The two main species of albatross that breed on the Snares Islands are Buller’s mollymawk and Salvin’s mollymawk. The smaller Buller’s mollymawk breeds on any island or islet in the group that has at least some vegetation, while Salvin’s mollymawks nest solely on two islets of the rocky Western Chain (Toru & Rima Islets – the same islets as the penguins). About 8700 pairs of Buller’s mollymawks breed on the Snares Islands, laying mainly in January-February, with chicks departing during August-October. We were on the islands during the short gap between breeding seasons, and saw only a few early birds returning to reclaim their nest sites. In contrast, the Salvin’s mollymawks had downy chicks when we landed on Toru Islet on 28 November. While the Snares Islands are a major breeding site for Buller’s mollymawk, the main Salvin’s mollymawk breeding site is on the Bounty Islands about 900 km east of the Snares.

An adult male Buller's mollymawk on North East Island, Snares Islands, December 2013. Image: Colin Miskelly, Te Papa

An adult male Buller’s mollymawk on North East Island, Snares Islands, December 2013. Image: Colin Miskelly, Te Papa

A Salvin's mollymawk broods its chick on Toru Islet, Western Chain, Snares Islands, November 2013. Image: Colin Miskelly, Te Papa

A Salvin’s mollymawk broods its chick on Toru Islet, Western Chain, Snares Islands, November 2013. Image: Colin Miskelly, Te Papa

Unlike the other small petrels on the Snares, which nest out-of-sight in burrows and rock crevices, the Cape petrel nests mainly in the open on cliff ledges. This would make the adults and chicks vulnerable to predators, especially skuas, but the Cape petrels have a very effective anti-predator response. They vomit smelly stomach oil with sufficient accuracy and range to deter predators or people from approaching too close.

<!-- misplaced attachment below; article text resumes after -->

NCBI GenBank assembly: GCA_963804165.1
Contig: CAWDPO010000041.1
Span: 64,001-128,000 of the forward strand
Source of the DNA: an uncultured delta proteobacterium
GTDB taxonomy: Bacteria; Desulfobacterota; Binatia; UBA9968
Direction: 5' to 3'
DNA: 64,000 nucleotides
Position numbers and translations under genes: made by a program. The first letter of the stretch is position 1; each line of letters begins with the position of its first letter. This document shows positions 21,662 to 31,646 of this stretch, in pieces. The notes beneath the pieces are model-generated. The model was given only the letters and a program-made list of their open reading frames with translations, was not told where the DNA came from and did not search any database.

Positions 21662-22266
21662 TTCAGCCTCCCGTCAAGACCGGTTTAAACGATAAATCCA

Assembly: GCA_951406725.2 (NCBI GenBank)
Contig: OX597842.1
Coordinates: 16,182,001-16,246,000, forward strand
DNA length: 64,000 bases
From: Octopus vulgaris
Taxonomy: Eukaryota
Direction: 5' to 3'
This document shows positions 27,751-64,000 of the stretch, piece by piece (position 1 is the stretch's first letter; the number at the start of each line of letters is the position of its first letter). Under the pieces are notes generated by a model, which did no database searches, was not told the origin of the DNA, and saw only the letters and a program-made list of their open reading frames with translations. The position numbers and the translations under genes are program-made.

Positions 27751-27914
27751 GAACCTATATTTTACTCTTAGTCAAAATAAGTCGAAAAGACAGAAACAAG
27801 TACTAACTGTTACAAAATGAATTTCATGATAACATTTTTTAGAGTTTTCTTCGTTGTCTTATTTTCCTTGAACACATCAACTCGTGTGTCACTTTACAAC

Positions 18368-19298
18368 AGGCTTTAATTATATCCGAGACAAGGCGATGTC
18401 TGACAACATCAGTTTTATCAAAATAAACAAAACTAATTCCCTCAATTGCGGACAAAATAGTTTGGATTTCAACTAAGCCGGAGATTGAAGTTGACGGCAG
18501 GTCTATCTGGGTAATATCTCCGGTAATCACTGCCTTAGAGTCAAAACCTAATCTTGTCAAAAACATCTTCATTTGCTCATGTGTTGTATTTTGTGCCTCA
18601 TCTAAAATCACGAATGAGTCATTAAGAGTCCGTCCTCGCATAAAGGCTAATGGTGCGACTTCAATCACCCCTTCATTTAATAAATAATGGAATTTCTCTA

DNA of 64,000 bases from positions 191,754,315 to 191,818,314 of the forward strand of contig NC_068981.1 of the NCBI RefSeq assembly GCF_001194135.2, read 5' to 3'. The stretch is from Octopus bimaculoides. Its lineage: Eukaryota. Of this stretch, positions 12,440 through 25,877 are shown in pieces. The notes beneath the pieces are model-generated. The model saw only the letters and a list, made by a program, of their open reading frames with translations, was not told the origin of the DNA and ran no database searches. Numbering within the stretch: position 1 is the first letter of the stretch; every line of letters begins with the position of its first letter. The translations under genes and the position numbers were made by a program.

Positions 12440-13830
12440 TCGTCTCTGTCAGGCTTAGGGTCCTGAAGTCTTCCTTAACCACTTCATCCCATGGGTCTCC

A Cape petrel on its cliff ledge nest, North East Island, Snares Islands, December 2013. Image: Colin Miskelly, Te Papa

A Cape petrel on its cliff ledge nest, North East Island, Snares Islands, December 2013. Image: Colin Miskelly, Te Papa

The top predator on the Snares Islands is the subantarctic skua, which looks similar to a large, heavily-built gull. During the breeding season skuas feed almost entirely on seabirds, particularly the five burrow-nesting petrel species. The Te Papa team put a lot of effort into locating and identifying skua prey remains in an effort to see whether the proportion of broad-billed prions consumed had declined since the massive prion mortality event that occurred in July 2011.

Subantarctic skuas squabble over the corpse of a sooty shearwater, Skua Point, Snares Islands, November 2013. Image: Colin Miskelly, Te Papa

Subantarctic skuas squabble over the corpse of a sooty shearwater, Skua Point, Snares Islands, November 2013. Image: Colin Miskelly, Te Papa

Antarctic terns breed as isolated pairs or in small colonies around the Snares Islands coastline, stridently and aggressively defending their nest sites from skuas and gulls. These striking birds breed on all of New Zealand’s subantarctic islands, plus on some of the muttonbird islands south-west of Stewart Island. Somewhat surprisingly, they have never been recorded from the North or South Islands only a short distance away.

An Antarctic tern in breeding plumage, Snares Islands, December 2013. Image: Colin Miskelly, Te Papa

An Antarctic tern in breeding plumage, Snares Islands, December 2013. Image: Colin Miskelly, Te Papa